Controversial coronavirus treatment hydroxychloroquine should be used, 25 percent of doctors say: survey

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Hydroxychloroquine is being tested around the world to see if it can be used as a treatment for the coronavirus pandemic. As the debate intensifies on whether or not it works, 25 percent of physicians around the world believe health care workers should take the drug to prevent COVID-19 infections, according to a new survey.

The survey, conducted by Sermo, a health care data collection company, found that one-quarter (5,158) of more than 20,000 physicians around the world believe the anti-malarial drug should be used to prevent infections. Separately, 50 percent of the physicians surveyed have used the anti-malarial drug in professional settings since March 25.

“Despite the superstorm of controversy surrounding hydroxychloroquine, it still remains the leading treatment option for severe patients and is even being used in milder cases and patients who are simply suspected of COVID," an anonymous emergency medicine physician on Sermo said in the release obtained by Fox News. "At this stage with so little evidence, doctors have very limited options.”

A bottle of hydroxychloroquine is displayed on a table outside The Resort at Texas City nursing home Tuesday, April 7, 2020, in Texas City, Texas.  (AP Photo/David J. Phillip)

A bottle of hydroxychloroquine is displayed on a table outside The Resort at Texas City nursing home Tuesday, April 7, 2020, in Texas City, Texas.  (AP Photo/David J. Phillip)

HYDROXYCHLOROQUINE DOES NOT CLEAR CORONAVIRUS, BUT CAN ALLEVIATE SYMPTOMS, STUDY SAYS

The survey also found that hydroxychloroquine, which has been used to treat malaria since the 1950s, was used by 22 percent (1,443 instances) of physicians prophylactically by the first week of April.

Some 277 uses were in high-risk patients, including first-responders, and 100 uses were used in low-risk patients.

The findings from the study found that the drug was also used in undiagnosed cases.

Currently, there is no known scientific cure for the disease known as COVID-19 and the Centers for Disease Control and Prevention has cited concerns about hydroxychloroquine as a treatment, including cardiotoxicity, especially with patients who have underlying health issues.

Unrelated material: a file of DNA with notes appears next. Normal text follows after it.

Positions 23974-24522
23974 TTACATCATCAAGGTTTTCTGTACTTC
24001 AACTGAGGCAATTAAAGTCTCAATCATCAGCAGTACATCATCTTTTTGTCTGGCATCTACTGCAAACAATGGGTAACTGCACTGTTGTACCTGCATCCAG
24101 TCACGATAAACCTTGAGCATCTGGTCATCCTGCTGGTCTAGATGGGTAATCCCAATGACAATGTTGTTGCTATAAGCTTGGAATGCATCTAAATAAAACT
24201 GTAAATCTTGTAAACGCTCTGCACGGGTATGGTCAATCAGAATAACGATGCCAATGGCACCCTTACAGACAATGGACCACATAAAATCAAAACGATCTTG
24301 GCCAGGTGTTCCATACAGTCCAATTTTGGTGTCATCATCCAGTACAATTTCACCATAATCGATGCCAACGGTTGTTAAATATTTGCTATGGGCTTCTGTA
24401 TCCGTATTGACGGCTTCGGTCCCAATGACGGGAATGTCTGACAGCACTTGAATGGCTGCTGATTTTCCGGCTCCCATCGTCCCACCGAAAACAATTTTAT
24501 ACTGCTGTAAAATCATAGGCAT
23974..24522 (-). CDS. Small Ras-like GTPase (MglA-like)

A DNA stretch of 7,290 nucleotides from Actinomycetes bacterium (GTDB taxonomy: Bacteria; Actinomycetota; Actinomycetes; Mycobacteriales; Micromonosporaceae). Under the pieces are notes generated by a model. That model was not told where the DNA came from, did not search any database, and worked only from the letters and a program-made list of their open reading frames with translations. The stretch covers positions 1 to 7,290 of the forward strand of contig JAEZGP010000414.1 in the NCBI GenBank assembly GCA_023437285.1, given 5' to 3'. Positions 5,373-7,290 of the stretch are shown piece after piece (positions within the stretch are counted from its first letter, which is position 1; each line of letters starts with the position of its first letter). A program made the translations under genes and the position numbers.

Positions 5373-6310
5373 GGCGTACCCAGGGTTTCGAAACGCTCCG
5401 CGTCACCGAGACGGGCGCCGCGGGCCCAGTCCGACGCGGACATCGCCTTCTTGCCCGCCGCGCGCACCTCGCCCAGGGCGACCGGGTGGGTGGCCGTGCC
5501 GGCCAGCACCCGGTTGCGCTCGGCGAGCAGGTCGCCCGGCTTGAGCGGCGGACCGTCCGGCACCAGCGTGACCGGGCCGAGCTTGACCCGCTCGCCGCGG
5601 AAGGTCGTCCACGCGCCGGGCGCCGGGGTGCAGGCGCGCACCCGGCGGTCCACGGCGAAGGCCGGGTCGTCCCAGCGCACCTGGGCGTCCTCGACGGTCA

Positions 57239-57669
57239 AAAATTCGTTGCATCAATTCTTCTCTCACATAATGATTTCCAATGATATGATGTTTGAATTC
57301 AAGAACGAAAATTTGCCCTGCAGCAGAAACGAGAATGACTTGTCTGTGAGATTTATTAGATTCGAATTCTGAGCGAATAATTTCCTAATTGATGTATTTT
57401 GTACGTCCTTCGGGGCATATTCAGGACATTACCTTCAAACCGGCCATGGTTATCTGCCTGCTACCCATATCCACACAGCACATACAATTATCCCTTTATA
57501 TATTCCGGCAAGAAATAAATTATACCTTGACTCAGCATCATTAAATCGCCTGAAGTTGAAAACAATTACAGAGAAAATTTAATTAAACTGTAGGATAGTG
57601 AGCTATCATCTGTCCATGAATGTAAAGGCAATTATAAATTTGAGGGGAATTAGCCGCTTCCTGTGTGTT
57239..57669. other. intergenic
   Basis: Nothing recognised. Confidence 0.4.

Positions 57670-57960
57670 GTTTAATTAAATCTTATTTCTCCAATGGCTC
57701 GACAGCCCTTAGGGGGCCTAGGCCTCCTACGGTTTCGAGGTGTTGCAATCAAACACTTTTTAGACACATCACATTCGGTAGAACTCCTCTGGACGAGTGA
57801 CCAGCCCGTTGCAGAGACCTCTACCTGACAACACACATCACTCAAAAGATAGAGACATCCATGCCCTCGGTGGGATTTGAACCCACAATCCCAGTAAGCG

The Food and Drug Administration recently announced an emergency use authorization to try several drugs, including hydroxychloroquine and chloroquine, despite a lack of clear evidence of their effectiveness.

Hydroxychloroquine and chloroquine are antimalarial drugs. No drug should be taken without a doctor's prescription.

There are at least 24 trials of hydroxychloroquine, a drug President Trump has previously hailed as a "game-changer," happening around the U.S. and many others around the world.

Last week, a study of 150 COVID-19 patients in China who received the drug showed it did not clear the patients of the virus, but it did alleviate some symptoms.

A study recently performed in Brazil had to be stopped early after one group of patients who were taking a high dose of the drug developed heart rhythm problems.

South Dakota announced a statewide clinical trial of the drug, Fox News exclusively reported earlier this month.

CORONAVIRUS PATIENT SAYS HYDROXYCHLOROQUINE SAVED HIS LIFE

In March, the University of Washington and New York University announced an eight-week study that aims to determine whether hydroxychloroquine can prevent COVID-19.

A study published in March by French researchers suggested that COVID-19 patients could be treated with antimalarial medication and antibiotics in the battle against the novel coronavirus.

New York state recently started coronavirus drug trials in an attempt to control the pandemic's impact on the state, according to Gov. Andrew Cuomo, who announced the state had acquired 70,000 doses of hydroxychloroquine, 10,000 doses of zithromax and 750,000 doses of chloroquine.

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As of Tuesday morning, more than 2.49 million coronavirus cases have been diagnosed worldwide, more than 787,000 of which are in the U.S., the most impacted country on the planet.

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Fox News' Brooke Singman and James Rogers contributed to this story.